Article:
Your smallest digit is the key to more chin-ups, explains Joel Sanders, director of adult education at EXOS in Phoenix.
Pinkies are the little engine that could do that. Although they are small, they can contribute up to 33 percent to grip strength. Therefore, it is a mistake to miss the little finger with every exercise or movement that requires grasping – pull-ups, triceps dips, kettlebell swings, dumbbells or barbells. The way to "activate" the little finger is via a technique called irradiation. This is the case when the chain of muscles and nerves that run from the hand over the sides of the arms, over the shoulders to the nape, contract to produce strength. Here's how to feel it. Grasp the non-dominant side of the wrist with your dominant hand. First, only press with your thumb through the ring finger. Relax, then press again and focus on the little finger. You should feel how all the muscles on the side of your body turn on.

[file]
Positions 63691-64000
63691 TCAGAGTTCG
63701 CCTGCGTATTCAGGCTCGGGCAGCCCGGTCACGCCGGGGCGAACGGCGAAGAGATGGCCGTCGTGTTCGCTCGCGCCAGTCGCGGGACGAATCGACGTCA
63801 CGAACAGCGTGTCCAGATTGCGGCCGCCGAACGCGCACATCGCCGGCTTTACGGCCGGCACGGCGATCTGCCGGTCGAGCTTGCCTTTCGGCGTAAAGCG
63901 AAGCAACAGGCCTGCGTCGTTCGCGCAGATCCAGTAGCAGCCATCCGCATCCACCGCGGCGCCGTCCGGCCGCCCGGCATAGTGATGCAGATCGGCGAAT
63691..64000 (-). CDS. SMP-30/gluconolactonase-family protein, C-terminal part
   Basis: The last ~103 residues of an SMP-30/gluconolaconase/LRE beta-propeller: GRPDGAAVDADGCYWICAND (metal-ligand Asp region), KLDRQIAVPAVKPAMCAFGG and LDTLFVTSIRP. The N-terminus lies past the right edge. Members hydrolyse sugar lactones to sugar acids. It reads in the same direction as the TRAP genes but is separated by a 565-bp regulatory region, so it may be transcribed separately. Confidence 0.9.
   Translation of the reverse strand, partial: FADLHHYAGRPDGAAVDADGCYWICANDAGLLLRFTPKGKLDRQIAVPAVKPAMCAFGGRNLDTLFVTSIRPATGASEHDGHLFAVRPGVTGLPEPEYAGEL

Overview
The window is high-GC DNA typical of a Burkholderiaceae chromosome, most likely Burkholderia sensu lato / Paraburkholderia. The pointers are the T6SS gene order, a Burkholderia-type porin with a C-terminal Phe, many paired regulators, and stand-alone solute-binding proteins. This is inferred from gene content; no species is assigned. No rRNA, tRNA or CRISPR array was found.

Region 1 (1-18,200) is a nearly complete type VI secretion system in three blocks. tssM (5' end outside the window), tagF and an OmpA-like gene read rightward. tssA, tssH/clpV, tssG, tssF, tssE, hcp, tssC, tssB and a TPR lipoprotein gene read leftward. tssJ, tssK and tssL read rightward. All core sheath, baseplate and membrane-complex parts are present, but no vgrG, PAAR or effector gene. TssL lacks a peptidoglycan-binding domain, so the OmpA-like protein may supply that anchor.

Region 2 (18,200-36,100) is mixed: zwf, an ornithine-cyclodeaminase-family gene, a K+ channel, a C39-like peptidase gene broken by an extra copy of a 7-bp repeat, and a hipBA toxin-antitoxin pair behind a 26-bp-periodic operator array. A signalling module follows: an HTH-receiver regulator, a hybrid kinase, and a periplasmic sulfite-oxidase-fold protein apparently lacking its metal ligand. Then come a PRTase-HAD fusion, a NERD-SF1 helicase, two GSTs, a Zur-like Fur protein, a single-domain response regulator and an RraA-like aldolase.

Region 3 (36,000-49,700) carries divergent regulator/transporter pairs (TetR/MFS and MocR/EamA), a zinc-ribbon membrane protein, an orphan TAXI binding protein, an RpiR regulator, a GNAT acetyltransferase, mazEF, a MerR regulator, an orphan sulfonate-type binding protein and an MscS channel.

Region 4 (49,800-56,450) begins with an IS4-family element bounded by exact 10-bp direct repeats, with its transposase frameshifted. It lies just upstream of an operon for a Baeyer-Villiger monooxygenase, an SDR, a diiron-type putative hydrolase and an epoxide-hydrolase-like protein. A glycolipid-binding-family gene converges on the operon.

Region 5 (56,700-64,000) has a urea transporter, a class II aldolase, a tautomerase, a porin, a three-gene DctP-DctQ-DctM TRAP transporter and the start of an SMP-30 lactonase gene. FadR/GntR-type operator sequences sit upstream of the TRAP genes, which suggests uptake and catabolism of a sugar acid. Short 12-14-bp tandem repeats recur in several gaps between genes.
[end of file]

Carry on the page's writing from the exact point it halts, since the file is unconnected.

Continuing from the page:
There are several ways to use this information. Simply focusing on your little finger when holding a rod or tool is a plus. Go one step further and practice this skill. If you are satisfied with a big weight, take a 100 pound dumbbell and try to do 10 repetitions of a curved dumbbell row without lowering the weight. Or choose a lighter weight dumbbell and attach a tool such as a Fat Gripz, which increases the diameter of the handle to challenge the grip strength. Especially for pull-ups: People tend to hold the bar in the wrong hand, which means they are the one Do not maximize strength. Do not place your "callus line" in the middle of the palm but on the pole and wrap your fingers around the metal. With a small setting you can easily increase your maximum repetitions.